The first section deals with lines. This is just algebra with first degree polynomials. Finding the point where two lines intersect is a matter of solving a system of simultaneous linear equations. We can show that two lines intersect unless they have the same slope, so we define parallel and perpendicular using slopes. PlayfairÕs Postulate is then the point-slope form of the equations. Things like the transitivity of parallelism are quite immediate using slope considerations.

One point, which comes up in developing the foundations of Geometry, is the Pasch property: if a line goes into a triangle it will come out the other side. If you bisect an angle in a triangle, how do you know that it intersects the opposite side? People often unconsciously assume this without proof, and may authorities take exception when that happens. The second section is devoted to the Pasch property. We use parametric equations of lines, which is a very powerful technique, although it actually only uses first degree linear polynomials. We need it for refining outside approximations when taking arc length. The reason for putting it in a section as early as the second is that it is good for proving the segment addition axiom, which is in Chapter 3.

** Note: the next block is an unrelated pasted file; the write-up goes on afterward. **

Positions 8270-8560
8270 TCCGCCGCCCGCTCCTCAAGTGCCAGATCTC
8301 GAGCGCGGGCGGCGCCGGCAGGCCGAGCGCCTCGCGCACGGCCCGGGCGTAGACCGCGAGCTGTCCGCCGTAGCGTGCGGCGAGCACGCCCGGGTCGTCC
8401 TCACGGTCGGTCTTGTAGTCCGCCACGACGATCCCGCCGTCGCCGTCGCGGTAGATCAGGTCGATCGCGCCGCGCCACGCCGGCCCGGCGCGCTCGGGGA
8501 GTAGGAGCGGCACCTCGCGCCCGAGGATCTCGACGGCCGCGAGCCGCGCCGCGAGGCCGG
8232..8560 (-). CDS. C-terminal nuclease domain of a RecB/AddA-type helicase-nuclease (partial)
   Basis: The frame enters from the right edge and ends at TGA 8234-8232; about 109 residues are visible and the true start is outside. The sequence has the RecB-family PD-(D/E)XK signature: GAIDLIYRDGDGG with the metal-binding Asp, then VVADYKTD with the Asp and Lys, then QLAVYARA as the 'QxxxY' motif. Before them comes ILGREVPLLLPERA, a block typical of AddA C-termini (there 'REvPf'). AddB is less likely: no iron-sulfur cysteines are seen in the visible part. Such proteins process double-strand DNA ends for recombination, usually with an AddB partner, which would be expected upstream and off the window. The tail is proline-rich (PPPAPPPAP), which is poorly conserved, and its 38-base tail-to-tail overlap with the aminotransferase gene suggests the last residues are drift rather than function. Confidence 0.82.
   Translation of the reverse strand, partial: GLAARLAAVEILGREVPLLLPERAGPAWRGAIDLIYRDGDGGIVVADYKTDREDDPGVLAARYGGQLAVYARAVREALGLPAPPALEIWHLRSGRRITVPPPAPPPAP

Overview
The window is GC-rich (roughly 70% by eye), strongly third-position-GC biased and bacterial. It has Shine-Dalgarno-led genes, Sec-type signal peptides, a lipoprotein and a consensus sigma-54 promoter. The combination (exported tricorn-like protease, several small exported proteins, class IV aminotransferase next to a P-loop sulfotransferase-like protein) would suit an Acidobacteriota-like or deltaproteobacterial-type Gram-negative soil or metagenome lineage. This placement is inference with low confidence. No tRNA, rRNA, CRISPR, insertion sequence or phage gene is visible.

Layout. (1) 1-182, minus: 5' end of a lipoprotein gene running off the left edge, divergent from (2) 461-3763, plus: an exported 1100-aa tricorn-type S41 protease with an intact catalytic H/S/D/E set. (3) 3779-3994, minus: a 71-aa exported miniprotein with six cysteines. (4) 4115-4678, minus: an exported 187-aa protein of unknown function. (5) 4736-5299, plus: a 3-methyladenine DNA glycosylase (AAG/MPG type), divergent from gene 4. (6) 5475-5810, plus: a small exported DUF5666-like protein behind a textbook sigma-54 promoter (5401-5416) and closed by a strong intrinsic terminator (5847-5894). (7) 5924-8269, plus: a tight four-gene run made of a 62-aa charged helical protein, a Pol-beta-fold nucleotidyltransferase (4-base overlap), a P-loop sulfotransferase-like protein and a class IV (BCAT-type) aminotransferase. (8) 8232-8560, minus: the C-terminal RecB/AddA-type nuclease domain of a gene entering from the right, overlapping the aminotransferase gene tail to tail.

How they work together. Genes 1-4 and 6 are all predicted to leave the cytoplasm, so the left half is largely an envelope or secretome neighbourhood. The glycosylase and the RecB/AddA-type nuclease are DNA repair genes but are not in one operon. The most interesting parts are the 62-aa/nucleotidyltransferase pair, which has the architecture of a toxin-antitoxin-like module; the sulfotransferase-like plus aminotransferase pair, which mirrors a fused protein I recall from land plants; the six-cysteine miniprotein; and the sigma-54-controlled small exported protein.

Chapter 3 deals with circles. At this point we start to use quadratic equations. This is when the algebra displays its incredible intelligence. One direction of the full Pythagorean Theorem falls out as a result of a simple algebra problem. Of course the algebra is rather extensive, but if you enjoy mind spangling walls of algebra, you will enjoy this. Later, the triangle inequality will just drop out of the formula for the points of intersection of two circles.

After we have established the formulas for the intersection
of lines and circles, and parametric equations for lines, The